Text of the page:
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ENGLEWOOD, Colo. — Being a rookie in the NFL is hard. Missing the first six weeks of a season is also hard.
Being a rookie and missing the first six weeks of an NFL season is nearly a death spell to any player’s first year in the league.
The Denver Broncos hope to defy the odds with their talented rookie tight end Jake Butt, who will participate in his first practice with his professional club on Monday, Oct. 16.
“Jake Butt is doing great. He’s going to practice Monday, along with Shane Ray,” Broncos’ head coach Vance Joseph said on Monday as the team returned from their bye week. “We are excited about those two guys coming back on Monday to practice.”
Butt, Denver’s fifth-round pick in the 2017 draft, tore his ACL in his final collegiate game with Michigan on Dec. 30, 2016, plummeting his draft stock and putting his first season in the NFL into question.
Since Butt didn’t participate in any on-field workouts after being drafted, he was placed on the Non-Football Injury list (NFI) list to start the season, meaning he had to sit out at least the first six weeks.
However, after nine grueling months of recovery, Butt will be cleared to practice on the first possible day he’s eligible: the day after Denver’s Week 6 game. As a self-diagnosed “quick healer”—in college he played in a game six months after tearing his ACL the first time—Butt says he feels good, and while he wouldn’t put a timetable on when he will play in a game, he said, “the sooner I can help this team the better.”
The reason why Butt has a chance to defy the odds and have an impact on the offense this year is twofold. First, while Butt hasn’t been able to officially practice with the team, he’s been doing everything possible on the side to make up for the missed practices. Nearly every day, if not every day, after the team’s practice ends, Butt is on the field with a trainer, running routes, catching passes and taking as many mental reps as possible.
“I feel really good about the playbook. I’ve been hitting it just as if I were playing. I still watch film with the guys,” he said with intensity when describing his preparation over the past few months. “I feel good running routes. I feel really good. I feel good blocking. Everything that we’ve been doing I feel really good about.”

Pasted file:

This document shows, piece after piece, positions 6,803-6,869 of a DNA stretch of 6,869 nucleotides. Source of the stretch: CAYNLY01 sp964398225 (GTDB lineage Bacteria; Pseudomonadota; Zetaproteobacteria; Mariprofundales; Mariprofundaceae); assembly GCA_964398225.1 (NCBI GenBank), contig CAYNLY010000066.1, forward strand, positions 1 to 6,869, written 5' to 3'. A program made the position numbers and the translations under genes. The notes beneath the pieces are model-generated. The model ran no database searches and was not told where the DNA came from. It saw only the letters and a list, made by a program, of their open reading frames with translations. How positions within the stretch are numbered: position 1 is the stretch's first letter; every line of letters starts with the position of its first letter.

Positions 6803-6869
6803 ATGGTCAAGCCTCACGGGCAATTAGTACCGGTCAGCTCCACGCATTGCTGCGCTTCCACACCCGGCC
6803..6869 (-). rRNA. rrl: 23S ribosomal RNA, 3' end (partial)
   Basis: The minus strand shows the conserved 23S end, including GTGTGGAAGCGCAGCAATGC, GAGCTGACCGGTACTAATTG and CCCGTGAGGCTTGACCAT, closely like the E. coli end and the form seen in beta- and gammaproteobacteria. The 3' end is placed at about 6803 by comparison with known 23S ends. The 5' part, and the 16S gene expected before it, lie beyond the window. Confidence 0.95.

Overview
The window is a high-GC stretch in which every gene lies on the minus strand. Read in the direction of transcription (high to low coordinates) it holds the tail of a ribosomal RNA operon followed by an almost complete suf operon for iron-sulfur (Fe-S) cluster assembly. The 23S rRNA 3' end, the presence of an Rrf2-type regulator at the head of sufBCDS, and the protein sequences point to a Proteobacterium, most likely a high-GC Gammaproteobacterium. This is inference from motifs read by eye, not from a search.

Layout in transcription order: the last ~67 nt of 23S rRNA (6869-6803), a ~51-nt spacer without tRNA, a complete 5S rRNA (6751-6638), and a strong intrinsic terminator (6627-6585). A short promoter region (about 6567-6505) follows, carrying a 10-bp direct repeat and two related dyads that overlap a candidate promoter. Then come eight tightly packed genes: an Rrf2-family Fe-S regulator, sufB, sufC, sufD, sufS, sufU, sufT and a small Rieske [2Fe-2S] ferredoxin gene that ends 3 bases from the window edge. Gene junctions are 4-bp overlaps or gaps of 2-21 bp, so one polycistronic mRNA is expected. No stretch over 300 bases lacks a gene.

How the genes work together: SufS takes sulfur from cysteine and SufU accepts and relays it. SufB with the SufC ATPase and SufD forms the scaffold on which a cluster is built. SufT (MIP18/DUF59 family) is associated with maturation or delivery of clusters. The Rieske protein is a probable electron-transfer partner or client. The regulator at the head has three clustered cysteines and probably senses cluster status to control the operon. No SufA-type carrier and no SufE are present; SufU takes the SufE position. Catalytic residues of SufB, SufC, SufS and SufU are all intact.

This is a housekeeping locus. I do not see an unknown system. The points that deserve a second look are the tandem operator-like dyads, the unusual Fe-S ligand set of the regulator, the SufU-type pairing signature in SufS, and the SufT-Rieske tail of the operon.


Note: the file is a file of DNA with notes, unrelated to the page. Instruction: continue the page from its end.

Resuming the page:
Butt’s practice outside of practice gets so detailed, he made Dustin, the Broncos’ trainer he works with, learn the team’s snap count, coverages and has Dustin “slingin’ that bad boy” all around the field.
The second reason why Butt has a chance to defy the odds is the confidence the coaching and training staff has in him. Typically, when a player is recovering from an injury, he has to stay in Denver and continue rehab during the team’s bye week. However, the Broncos let Jake take the break they gave to every other player.
“They gave me the week off after Wednesday. They let me ride because they know it’s going to be a grind these next few weeks,” he explained with excitement. “Once I get cleared, we are coming down a 12 game stretch and then hopefully the playoffs.”
From the day Butt first practices, the Broncos will have 21 days to either activate him to the 53-man roster or designate him to the NFI again, which would end his season. Right now, the biggest question isn’t if Butt will be activated to the 53-man roster, it’s when.
“I’ve been doing my best to make sure I’m prepared,” he said firmly. “[Tight ends] Coach Geep [Chryst] just says we’re going to—like a parachuter coming in, you just want to hit the ground running.”
Jake Butt’s rookie season was put into question before it even started. On Monday, he’ll officially start his rookie campaign on the field.
“The hardest part for me has been—I want to make this team. I don’t want to be handed a spot. I want to earn this and make this team,” Butt said with determination in his eyes. “I want to feel like I’m contributing to the team and helping this team win. It’s been hard doing that from a distance a little bit behind the scenes. I’m excited to try to earn my fellow teammates trust in practice and earn the coaches trust.”